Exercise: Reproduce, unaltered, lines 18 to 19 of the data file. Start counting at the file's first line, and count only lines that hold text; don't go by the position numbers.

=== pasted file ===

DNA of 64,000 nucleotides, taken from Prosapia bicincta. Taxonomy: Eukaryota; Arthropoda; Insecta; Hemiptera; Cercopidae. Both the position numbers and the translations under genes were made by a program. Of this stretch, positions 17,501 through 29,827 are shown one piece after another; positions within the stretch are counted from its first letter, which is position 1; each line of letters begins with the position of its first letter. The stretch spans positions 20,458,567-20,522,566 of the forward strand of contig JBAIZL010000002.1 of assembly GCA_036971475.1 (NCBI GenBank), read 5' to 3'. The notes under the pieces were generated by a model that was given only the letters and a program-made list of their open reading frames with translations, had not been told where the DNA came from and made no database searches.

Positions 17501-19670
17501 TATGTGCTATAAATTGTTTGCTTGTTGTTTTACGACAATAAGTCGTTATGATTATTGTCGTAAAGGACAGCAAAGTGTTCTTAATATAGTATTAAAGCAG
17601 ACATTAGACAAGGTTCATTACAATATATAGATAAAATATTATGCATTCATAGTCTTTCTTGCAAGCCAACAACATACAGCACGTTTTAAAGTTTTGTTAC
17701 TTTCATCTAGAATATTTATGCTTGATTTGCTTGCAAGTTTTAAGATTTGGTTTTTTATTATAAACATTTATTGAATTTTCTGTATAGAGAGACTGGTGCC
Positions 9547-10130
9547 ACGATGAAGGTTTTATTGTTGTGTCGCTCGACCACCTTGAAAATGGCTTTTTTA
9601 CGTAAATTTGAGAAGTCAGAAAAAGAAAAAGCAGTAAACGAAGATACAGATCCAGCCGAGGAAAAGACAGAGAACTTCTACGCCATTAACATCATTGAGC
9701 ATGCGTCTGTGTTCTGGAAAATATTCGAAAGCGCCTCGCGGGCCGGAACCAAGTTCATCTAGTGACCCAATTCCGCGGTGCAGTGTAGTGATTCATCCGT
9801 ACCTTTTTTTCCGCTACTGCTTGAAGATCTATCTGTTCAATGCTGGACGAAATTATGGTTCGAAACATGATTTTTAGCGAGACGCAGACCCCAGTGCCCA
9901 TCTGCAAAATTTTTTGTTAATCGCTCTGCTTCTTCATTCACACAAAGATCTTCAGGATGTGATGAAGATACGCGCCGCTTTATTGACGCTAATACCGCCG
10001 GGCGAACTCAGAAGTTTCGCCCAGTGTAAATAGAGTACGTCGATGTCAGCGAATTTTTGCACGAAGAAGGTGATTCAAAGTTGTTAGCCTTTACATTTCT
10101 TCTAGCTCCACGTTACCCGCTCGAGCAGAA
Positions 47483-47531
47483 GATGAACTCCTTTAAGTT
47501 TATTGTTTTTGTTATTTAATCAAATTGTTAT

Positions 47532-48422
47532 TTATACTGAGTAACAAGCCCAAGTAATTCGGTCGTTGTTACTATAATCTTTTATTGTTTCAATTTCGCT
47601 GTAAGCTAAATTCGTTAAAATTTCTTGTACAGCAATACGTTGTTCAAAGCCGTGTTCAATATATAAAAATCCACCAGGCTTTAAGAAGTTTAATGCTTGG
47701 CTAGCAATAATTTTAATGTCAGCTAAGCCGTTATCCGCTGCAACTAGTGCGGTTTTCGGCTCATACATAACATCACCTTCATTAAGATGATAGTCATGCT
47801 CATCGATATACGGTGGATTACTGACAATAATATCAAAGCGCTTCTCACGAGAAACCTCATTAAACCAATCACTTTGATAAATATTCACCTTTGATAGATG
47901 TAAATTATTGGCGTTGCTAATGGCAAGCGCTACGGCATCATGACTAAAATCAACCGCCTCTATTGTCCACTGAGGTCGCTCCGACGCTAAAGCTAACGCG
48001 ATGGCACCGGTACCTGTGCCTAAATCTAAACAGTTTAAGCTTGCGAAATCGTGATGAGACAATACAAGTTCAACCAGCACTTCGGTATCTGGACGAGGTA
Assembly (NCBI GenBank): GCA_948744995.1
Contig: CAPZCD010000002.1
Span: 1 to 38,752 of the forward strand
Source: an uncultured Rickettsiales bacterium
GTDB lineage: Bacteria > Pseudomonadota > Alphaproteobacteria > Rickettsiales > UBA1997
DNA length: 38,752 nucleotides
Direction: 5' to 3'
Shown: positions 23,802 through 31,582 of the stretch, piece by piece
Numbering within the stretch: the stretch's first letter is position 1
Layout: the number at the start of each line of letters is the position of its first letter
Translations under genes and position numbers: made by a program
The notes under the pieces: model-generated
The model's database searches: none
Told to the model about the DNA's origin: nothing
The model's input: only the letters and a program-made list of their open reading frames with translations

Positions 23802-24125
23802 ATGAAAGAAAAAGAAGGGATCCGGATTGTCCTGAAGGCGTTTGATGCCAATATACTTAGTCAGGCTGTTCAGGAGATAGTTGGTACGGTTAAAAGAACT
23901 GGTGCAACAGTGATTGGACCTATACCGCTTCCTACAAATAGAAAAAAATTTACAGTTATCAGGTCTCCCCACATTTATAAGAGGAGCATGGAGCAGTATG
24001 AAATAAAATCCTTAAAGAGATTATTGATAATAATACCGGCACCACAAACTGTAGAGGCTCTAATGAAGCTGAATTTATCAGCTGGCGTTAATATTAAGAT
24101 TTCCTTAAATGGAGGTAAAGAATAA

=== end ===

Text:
47532 TTATACTGAGTAACAAGCCCAAGTAATTCGGTCGTTGTTACTATAATCTTTTATTGTTTCAATTTCGCT
47601 GTAAGCTAAATTCGTTAAAATTTCTTGTACAGCAATACGTTGTTCAAAGCCGTGTTCAATATATAAAAATCCACCAGGCTTTAAGAAGTTTAATGCTTGG